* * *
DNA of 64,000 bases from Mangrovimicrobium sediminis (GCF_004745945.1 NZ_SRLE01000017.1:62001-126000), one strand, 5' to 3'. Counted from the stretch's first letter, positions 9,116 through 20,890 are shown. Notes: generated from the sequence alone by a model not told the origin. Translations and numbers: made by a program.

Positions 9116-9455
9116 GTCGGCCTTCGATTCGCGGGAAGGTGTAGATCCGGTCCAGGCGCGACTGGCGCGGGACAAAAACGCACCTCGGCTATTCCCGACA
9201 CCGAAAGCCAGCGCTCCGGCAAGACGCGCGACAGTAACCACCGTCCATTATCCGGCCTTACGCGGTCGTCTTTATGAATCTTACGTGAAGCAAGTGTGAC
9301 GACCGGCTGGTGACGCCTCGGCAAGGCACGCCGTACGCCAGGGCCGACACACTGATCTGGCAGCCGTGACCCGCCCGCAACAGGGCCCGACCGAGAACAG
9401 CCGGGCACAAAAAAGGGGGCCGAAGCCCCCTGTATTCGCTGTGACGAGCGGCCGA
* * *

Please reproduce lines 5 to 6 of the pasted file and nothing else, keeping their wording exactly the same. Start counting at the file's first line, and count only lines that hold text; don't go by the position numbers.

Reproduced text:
9301 GACCGGCTGGTGACGCCTCGGCAAGGCACGCCGTACGCCAGGGCCGACACACTGATCTGGCAGCCGTGACCCGCCCGCAACAGGGCCCGACCGAGAACAG
9401 CCGGGCACAAAAAAGGGGGCCGAAGCCCCCTGTATTCGCTGTGACGAGCGGCCGA